EMC recently acquired Spanning Cloud Apps as part of an overall goal to protect all data, whether it lives on-premises, in the cloud, or somewhere in between. Since 2010, Spanning has provided cloud backup for SaaS applications like Google Apps and Salesforce, and now Spanning will be offering data protection for Microsoft’s rapidly growing cloud platform, Office 365. The product is available through an exclusive beta program and we expect it to be generally available in the first half of 2015.
Office 365 makes it easy to work anywhere on any device and to facilitate real-time collaboration. This has made Office 365 an attractive prospect for companies looking to harness the benefits of the cloud without starting from scratch. According to EMC’s recent Global Data Protection Index report, 30% of all primary data is now located in cloud applications like Office 365.
However, many IT departments that move to the public cloud incorrectly assume the data protection box is checked off because cloud providers contend they offer solid disaster recovery with data replication and high availability. In fact, a recent IDG report showed that 95% of those surveyed believe their provider can and will easily restore lost data. If data loss occurs on the cloud provider’s end, they will make sure their customer gets another copy. But what about data loss that occurs on the customer’s end? For example:
- Users accidentally delete files
- A sync error between a local drive and the cloud corrupts a file
- A network breach wipes out data
- A disgruntled employee maliciously deletes important files
- An account is de-provisioned but later is discovered to contain important data that is now unrecoverable
- Online collaboration has resulted in errors and the customer needs a previous version of a document
- The customer needs to retrieve a file that was deleted more than 30 days ago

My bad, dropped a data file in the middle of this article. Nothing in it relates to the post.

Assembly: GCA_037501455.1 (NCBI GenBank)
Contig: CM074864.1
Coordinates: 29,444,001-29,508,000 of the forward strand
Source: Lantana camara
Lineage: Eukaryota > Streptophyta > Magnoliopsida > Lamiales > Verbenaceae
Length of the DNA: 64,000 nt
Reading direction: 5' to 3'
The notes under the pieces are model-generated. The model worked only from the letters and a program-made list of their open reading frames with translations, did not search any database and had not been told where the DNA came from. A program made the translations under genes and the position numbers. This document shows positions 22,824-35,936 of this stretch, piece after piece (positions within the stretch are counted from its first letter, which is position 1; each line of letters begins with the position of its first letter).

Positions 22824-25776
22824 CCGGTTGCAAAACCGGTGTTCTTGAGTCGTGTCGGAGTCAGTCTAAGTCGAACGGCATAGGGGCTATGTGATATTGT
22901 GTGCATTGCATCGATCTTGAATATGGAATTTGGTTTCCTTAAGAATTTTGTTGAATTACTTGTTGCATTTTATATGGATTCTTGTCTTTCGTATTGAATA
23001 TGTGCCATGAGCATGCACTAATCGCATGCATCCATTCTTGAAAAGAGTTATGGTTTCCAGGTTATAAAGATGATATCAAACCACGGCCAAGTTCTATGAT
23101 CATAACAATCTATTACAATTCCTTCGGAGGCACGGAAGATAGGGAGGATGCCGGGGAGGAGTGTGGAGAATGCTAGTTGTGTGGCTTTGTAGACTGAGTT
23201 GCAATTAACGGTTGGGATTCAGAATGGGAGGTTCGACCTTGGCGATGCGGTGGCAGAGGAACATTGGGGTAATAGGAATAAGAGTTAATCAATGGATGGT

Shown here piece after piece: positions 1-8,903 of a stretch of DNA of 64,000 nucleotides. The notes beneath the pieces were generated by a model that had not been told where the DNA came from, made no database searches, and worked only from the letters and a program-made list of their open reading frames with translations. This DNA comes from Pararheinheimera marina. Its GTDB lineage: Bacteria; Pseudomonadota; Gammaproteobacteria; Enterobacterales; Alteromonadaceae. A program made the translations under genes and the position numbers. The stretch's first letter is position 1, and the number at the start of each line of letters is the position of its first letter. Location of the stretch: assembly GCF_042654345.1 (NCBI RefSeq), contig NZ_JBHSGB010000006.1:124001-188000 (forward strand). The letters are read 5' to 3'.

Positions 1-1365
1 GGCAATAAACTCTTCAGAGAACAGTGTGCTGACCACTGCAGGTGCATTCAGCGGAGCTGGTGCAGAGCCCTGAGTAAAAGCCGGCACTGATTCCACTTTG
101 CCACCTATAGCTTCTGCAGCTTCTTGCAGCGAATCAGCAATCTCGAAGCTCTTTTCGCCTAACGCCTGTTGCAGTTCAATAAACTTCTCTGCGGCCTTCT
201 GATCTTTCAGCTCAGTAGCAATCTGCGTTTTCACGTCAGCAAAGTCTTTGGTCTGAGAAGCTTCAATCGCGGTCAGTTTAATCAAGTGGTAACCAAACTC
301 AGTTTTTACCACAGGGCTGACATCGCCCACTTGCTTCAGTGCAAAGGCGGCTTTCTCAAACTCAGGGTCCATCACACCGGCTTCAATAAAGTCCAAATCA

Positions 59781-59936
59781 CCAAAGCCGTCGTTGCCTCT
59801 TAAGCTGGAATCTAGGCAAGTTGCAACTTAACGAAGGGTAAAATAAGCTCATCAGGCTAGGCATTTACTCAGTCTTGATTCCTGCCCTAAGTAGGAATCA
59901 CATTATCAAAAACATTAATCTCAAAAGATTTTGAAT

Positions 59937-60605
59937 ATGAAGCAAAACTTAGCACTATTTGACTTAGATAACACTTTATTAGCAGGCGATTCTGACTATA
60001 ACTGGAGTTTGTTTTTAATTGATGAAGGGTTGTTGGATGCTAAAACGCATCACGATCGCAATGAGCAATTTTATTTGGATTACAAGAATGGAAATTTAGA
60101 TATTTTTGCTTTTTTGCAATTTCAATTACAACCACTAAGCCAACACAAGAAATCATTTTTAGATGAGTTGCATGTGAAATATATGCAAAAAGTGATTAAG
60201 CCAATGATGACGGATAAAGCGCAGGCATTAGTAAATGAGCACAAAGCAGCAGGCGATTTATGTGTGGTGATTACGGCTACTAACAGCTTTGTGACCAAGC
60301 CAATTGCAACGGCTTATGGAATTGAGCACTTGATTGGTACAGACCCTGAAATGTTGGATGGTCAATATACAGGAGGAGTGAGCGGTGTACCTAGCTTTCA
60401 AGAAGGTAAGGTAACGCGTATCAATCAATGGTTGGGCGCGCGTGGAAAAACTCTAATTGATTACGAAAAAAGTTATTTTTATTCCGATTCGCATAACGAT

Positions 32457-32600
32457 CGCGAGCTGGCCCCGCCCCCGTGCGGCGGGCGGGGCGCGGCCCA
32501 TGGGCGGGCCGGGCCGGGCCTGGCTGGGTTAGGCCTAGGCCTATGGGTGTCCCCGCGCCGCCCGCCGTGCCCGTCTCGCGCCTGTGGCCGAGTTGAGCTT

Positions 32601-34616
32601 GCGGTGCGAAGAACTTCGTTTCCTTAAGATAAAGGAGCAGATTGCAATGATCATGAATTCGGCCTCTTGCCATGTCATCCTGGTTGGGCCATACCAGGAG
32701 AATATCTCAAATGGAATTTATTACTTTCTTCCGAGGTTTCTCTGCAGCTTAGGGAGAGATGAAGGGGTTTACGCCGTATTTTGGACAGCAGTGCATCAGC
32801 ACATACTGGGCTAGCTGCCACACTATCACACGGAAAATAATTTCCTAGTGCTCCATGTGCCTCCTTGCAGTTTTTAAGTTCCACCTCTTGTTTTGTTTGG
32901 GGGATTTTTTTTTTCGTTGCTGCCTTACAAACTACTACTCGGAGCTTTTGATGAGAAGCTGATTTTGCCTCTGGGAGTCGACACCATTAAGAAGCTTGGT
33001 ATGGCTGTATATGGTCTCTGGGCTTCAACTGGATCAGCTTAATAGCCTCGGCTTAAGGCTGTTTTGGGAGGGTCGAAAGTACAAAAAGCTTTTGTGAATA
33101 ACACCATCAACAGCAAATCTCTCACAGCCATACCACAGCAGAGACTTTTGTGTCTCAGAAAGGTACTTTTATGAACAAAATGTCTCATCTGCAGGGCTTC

In all of these cases, data may be erased by the cloud provider, who has no way of knowing whether the deletion request was legitimate or not.
You can find examples of this policy in each cloud provider’s documentation; take this example from one cloud service provider. The support website states:
“Escalation scenarios that the…support team will not accept include but are not limited to the following: ….Your IT service management process errors, system configuration errors, or human error.”
Most cloud providers can’t or won’t protect your data against 100% of data loss scenarios. But this leaves cloud users with a data protection gap. Consider that Office 365 users are working more collaboratively across a wider array of devices. Each person that accesses a file and each access endpoint provides one more opportunity for data loss. And according to EMC’s 2014 Global Data Protection Index report, data loss has risen 400% since 2012. And finally, 58% of people surveyed in a recent IDG report have experienced data loss in SaaS applications.
Data loss in the cloud is a very real, and potentially very expensive threat; EMC’s Global Data Protection Index report finds that, globally, data loss and downtime cost companies $1.7 trillion. It’s imperative to back up your cloud data; if your business is to remain productive, a second copy of your data is always needed. If you have critical data stored in Office 365, Spanning invites you to join our beta program.